Outdoor Drinks: Bars for Beer Lovers


Most people can enjoy any cold beer in the sunshine–these bars are made for aficionados who care about the range of beers on a draft list, and how often it rotates. The fact that they all offer sweet patios and gardens to kick back in will just extend your drinking session. 

An oldie but a goodie, Spuyten Duyvil's beer garden is still the prettiest paradise for beer lovers. Photo:

An oldie but a goodie, Spuyten Duyvil’s beer garden is still the prettiest paradise for beer lovers. Photo:

Uncle Barry’s (Park Slope, 58 5th Ave. between St. Marks and Bergen, 718-622-4980) I’m going to be totally honest here: my relationship with Uncle Barry’s is a little bit love/hate. The man in my life, a beer fanatic/lunatic who attempts to plan our vacations around brewery visits and arranges FedEx bottle swaps with people he meets online, discovered this bar a few years ago and it instantaneously became his Cheers. He knows everyone there and has a regular seat, and I’ve more than once been reduced to calling the main number to look for him–a la Lilith Crane–when his phone is going straight to voicemail. Obviously that gets old, and as a person whose beer palate is pretty unrefined, it’s hard for me to really appreciate the things about UB that make Lawrence so happy: hard-to-find brews like Piraat, vintage Victory at Sea, and Hill Farmstead, one offs and collabs, beer release events, and a bunch of people who will talk to you about beer for hours on end, whether you’re a newbie or a seasoned hophead. What I do love is the bar’s Wednesday night trivia, its friendly vibe and the relaxed, sunken outdoor area in back, which I’ve never sat in without striking up a conversation with the people at the picnic table next to ours.–Kate Hooker

In back of Covenhoven is a perfect patch of green for your pints. Photo: Covenhoven

In back of Covenhoven is a perfect patch of green for your pints. Photo: Covenhoven

Covenhoven (Crown Heights, 730 Classon Ave., 917-449-6793) There’s a reason why it’s so much more fun to be a beer snob than a wine snob, and it’s mostly that it feels infinitely less, well, snobby. This Crown Heights newcomer is a perfect example of why, as it manages to be one of the city’s most serious new beer destinations, and also one of Brooklyn’s most comfortable neighborhood bars. The draft lines are a constantly rotating mix of flavor-bursting Belgian sours, rare West Coast finds, and seasonal New York City brews. The friendly owners, who live just upstairs, encourage sampling ales before committing, and there’s even more variety on offer in the on-site bottle shop section of the store, where hundreds of brews from around the world can be bought to stay or go, so even the most seasoned beer nerd will always find something new to sip on. The grassy backyard, equipped with low-slung lawn chairs, is the suburban-style patch of green you wish you had every summer sunday, while at the front of the bar, the garage door entrance opens up high to make even indoor drinking a little more outdoorsy, with airy breezes and prime people-watching opportunities streaming in from Classon Avenue.–Brendan Spiegel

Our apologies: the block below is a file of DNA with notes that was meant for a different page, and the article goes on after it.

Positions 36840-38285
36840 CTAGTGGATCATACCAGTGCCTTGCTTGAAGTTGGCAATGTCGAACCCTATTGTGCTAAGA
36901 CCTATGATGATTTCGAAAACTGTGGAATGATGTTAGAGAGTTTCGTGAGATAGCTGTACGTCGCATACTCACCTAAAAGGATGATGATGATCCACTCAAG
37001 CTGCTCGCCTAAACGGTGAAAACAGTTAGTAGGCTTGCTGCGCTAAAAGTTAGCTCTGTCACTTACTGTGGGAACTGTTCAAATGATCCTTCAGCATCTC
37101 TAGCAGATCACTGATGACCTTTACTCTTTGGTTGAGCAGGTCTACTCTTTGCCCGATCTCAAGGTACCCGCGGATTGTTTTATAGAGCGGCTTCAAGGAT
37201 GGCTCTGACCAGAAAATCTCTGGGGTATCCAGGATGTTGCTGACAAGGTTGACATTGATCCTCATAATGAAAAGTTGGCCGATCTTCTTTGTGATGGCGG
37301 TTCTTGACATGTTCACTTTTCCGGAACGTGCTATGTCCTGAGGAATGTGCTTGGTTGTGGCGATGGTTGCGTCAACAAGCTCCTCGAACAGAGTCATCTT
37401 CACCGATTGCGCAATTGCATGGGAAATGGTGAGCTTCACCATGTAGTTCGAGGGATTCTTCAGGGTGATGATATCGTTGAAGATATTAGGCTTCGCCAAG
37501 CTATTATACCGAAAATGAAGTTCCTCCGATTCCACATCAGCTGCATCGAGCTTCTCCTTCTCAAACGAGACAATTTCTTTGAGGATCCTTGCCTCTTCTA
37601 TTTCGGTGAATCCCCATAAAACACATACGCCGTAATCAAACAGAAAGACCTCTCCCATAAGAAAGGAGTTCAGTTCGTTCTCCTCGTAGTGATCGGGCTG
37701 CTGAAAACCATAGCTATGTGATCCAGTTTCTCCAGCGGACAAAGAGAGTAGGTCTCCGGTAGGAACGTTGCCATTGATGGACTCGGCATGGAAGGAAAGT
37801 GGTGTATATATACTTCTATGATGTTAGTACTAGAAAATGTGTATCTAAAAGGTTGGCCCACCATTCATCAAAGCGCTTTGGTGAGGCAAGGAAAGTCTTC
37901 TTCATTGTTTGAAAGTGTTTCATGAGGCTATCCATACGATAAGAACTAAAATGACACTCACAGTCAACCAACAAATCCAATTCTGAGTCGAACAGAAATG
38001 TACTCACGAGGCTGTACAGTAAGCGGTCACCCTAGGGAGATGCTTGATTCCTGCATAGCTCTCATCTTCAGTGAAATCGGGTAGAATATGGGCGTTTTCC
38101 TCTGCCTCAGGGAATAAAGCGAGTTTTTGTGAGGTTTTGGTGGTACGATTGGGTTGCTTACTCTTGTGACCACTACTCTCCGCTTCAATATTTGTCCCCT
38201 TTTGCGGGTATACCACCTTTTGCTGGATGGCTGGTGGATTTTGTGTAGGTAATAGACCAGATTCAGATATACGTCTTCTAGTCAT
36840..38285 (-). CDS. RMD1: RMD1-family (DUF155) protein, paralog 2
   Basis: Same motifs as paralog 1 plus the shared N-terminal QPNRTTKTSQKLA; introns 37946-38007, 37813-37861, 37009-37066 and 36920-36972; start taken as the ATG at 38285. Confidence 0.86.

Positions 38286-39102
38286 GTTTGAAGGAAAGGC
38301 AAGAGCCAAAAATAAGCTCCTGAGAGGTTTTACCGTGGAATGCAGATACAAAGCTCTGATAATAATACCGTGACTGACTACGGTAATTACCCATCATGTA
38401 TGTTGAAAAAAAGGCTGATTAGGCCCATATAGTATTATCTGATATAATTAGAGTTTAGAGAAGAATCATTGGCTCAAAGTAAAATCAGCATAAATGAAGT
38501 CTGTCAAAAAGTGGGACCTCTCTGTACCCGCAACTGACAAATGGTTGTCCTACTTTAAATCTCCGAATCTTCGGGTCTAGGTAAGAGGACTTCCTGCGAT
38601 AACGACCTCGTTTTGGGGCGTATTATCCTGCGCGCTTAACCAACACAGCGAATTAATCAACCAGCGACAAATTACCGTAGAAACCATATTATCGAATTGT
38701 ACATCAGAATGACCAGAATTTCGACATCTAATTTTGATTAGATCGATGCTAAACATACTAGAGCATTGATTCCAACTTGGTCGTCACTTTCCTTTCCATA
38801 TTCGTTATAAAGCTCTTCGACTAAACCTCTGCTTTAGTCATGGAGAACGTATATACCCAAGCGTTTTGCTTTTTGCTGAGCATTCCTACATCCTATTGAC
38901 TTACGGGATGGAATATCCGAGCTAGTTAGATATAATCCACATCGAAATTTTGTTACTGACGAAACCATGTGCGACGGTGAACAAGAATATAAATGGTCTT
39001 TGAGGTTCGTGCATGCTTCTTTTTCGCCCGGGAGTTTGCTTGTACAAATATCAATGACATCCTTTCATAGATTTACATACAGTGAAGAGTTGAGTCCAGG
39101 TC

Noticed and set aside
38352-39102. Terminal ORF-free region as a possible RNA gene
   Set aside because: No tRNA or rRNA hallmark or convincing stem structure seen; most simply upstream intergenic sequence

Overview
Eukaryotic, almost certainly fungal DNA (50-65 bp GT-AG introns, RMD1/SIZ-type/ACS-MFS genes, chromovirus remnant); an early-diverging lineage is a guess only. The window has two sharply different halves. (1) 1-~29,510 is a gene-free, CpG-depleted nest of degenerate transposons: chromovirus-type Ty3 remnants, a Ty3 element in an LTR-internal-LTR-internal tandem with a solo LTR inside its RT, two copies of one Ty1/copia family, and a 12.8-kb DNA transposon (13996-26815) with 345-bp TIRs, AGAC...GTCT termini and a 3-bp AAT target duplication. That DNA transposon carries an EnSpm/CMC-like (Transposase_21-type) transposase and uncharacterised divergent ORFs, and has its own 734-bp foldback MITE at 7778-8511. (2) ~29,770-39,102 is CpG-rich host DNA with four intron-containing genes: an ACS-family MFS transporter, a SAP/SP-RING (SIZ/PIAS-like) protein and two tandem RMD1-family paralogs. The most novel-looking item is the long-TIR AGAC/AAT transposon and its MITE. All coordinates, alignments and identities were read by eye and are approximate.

Bierkraft (Park Slope, 91 Fifth Ave. between Berkeley and Union) For people who are serious about beer, this place is a beer nerd’s delight, with a stellar collection of rare and interesting brews curated by a staff of Ph.D.-level aficionados. The good-sized yard is scattered with picnic tables and mini globe lights and is the perfect place to nurse a pint and split one of the huge house-made cheese and charcuterie sandwiches, a bag of complimentary Zapp’s chips, and locally-sourced chocolate with a drinking buddy.–K.H.

Hot Bird (Clinton Hill, 546 Clinton Ave. between Fulton and Atlantic, 718-230-5800) Ever since it opened in an old garage, obscured by a tall red fence, and surrounded by constant street construction, Hot Bird has been easy to miss, were it not for the party of bicycles chained up near the entrance. This is the dead giveaway that something good is hiding within. Inside that fence lies picnic tables, and space for more than Clinton Hill’s fair share of beer drinkers. Here, the list of drafts, mostly craft and local, change with such a frequency that it’s hard to have the same thing twice. The full bar and prosecco offerings round out the options. A few things have changed now that it’s grown up– BBQ joint next door no longer delivers, you have to pick it up, and kids are no longer allowed, to the delight of many in the neighborhood.–Lauren Bell

Washington Commons (Prospect Heights, 748 Washington Ave. at Park Pl., 718-230-3666) Only in Brooklyn could a beer bar this serious about its suds be known primarily for its pretty patio. The back courtyard is indeed a shrine—one of the biggest outdoor areas in this stretch of the borough, it’s constantly filled on weekends with everyone from rowdy post-sports groups to couples cozying in the corner to parents with strollers in tow. Beer-lovers who come for the outdoors effect will be pleased with the tap selection, too, a rotating list of rare, high-A.B.V offerings from across the country, with dozens more by the bottle.–BS

Other serious beer gardens of note:

Spuyten Duyvil (Williamsburg, 359 Metropolitan Ave.) A true bastion of beers, (six on tap, often one on cask, roughly 100 in bottles), Spuyten Duyvil sports a huge, tree-lined backyard perfect for warm summer evenings.

Mission Dolores: (Park Slope, 249 4th Ave. between Carroll St. and President St., 347-457-5606) A service station turned beer lovers’ haven, Mission Dolores trades in greenery for an interior courtyard unlike any other outdoor drinking spot–and they update their list of 20 beers and one cask ale on draft daily.


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